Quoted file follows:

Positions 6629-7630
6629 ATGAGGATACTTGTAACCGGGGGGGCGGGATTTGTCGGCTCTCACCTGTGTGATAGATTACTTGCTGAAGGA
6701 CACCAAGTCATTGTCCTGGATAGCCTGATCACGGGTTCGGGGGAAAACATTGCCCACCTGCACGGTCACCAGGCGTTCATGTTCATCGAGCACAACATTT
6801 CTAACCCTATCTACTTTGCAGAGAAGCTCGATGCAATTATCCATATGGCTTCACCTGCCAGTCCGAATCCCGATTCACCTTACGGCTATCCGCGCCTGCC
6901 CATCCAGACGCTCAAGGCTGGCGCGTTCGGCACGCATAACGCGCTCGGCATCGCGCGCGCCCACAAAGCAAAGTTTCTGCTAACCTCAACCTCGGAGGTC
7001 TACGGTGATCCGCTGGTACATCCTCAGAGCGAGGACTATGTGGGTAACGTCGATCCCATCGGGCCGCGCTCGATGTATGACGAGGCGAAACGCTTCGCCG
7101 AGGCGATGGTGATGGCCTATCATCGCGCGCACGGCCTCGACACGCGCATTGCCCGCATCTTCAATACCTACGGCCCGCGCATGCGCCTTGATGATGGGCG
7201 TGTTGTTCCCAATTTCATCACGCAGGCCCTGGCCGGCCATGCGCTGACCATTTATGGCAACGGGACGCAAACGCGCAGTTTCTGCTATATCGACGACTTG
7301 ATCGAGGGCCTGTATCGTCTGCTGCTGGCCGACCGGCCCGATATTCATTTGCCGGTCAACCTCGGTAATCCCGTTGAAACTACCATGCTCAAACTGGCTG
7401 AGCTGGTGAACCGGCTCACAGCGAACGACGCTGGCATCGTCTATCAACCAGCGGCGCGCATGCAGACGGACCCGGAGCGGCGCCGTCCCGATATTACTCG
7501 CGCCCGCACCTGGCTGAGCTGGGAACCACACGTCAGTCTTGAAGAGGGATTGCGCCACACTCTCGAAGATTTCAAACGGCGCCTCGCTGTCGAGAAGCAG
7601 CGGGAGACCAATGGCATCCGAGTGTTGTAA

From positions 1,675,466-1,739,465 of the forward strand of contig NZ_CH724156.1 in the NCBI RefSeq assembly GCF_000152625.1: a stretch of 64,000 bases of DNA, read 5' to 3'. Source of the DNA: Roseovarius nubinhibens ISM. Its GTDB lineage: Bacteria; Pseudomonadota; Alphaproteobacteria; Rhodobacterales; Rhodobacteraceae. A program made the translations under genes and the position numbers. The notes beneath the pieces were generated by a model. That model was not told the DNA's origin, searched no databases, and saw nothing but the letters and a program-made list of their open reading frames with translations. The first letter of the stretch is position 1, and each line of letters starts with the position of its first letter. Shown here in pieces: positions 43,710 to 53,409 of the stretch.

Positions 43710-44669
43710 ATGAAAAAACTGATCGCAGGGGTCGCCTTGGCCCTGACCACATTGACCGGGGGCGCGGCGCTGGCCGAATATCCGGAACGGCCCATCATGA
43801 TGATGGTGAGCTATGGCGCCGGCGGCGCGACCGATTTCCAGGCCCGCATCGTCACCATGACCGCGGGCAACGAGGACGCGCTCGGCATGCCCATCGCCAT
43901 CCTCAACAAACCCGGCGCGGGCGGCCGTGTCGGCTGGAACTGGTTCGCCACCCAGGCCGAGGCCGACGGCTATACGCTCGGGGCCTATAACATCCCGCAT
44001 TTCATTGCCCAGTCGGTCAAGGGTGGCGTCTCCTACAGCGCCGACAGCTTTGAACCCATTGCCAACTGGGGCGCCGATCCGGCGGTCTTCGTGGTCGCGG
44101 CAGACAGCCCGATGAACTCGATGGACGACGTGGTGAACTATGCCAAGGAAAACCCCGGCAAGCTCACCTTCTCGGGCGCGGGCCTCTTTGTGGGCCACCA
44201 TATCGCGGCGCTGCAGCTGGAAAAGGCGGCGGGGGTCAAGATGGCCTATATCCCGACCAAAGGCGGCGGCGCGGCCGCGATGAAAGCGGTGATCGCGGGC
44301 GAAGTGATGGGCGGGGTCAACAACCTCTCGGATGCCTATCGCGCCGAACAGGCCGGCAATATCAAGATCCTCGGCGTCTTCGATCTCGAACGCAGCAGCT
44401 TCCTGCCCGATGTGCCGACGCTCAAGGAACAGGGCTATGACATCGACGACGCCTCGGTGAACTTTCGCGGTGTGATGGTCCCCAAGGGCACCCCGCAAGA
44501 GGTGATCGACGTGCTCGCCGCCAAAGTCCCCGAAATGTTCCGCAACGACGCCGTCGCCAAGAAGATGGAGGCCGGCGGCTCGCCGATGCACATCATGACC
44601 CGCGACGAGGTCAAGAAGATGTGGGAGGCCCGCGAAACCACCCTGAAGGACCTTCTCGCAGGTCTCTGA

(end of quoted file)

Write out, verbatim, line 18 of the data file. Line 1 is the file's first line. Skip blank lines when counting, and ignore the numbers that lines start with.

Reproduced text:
44001 TTCATTGCCCAGTCGGTCAAGGGTGGCGTCTCCTACAGCGCCGACAGCTTTGAACCCATTGCCAACTGGGGCGCCGATCCGGCGGTCTTCGTGGTCGCGG